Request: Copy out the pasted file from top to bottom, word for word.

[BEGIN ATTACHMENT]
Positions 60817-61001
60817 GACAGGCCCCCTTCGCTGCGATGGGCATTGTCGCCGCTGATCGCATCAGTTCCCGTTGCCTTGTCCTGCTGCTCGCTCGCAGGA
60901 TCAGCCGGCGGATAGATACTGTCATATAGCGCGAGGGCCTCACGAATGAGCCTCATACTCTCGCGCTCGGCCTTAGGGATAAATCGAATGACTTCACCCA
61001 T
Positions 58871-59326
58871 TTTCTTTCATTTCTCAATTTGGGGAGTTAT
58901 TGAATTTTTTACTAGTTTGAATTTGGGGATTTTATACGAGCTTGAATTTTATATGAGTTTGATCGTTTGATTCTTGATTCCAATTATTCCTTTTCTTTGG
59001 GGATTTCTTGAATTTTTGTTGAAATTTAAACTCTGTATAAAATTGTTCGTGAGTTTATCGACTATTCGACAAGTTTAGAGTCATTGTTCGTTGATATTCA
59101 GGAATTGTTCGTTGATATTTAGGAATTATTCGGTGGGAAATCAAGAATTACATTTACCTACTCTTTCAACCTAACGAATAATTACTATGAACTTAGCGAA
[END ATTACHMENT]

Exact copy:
Positions 60817-61001
60817 GACAGGCCCCCTTCGCTGCGATGGGCATTGTCGCCGCTGATCGCATCAGTTCCCGTTGCCTTGTCCTGCTGCTCGCTCGCAGGA
60901 TCAGCCGGCGGATAGATACTGTCATATAGCGCGAGGGCCTCACGAATGAGCCTCATACTCTCGCGCTCGGCCTTAGGGATAAATCGAATGACTTCACCCA
61001 T
Positions 58871-59326
58871 TTTCTTTCATTTCTCAATTTGGGGAGTTAT
58901 TGAATTTTTTACTAGTTTGAATTTGGGGATTTTATACGAGCTTGAATTTTATATGAGTTTGATCGTTTGATTCTTGATTCCAATTATTCCTTTTCTTTGG
59001 GGATTTCTTGAATTTTTGTTGAAATTTAAACTCTGTATAAAATTGTTCGTGAGTTTATCGACTATTCGACAAGTTTAGAGTCATTGTTCGTTGATATTCA
59101 GGAATTGTTCGTTGATATTTAGGAATTATTCGGTGGGAAATCAAGAATTACATTTACCTACTCTTTCAACCTAACGAATAATTACTATGAACTTAGCGAA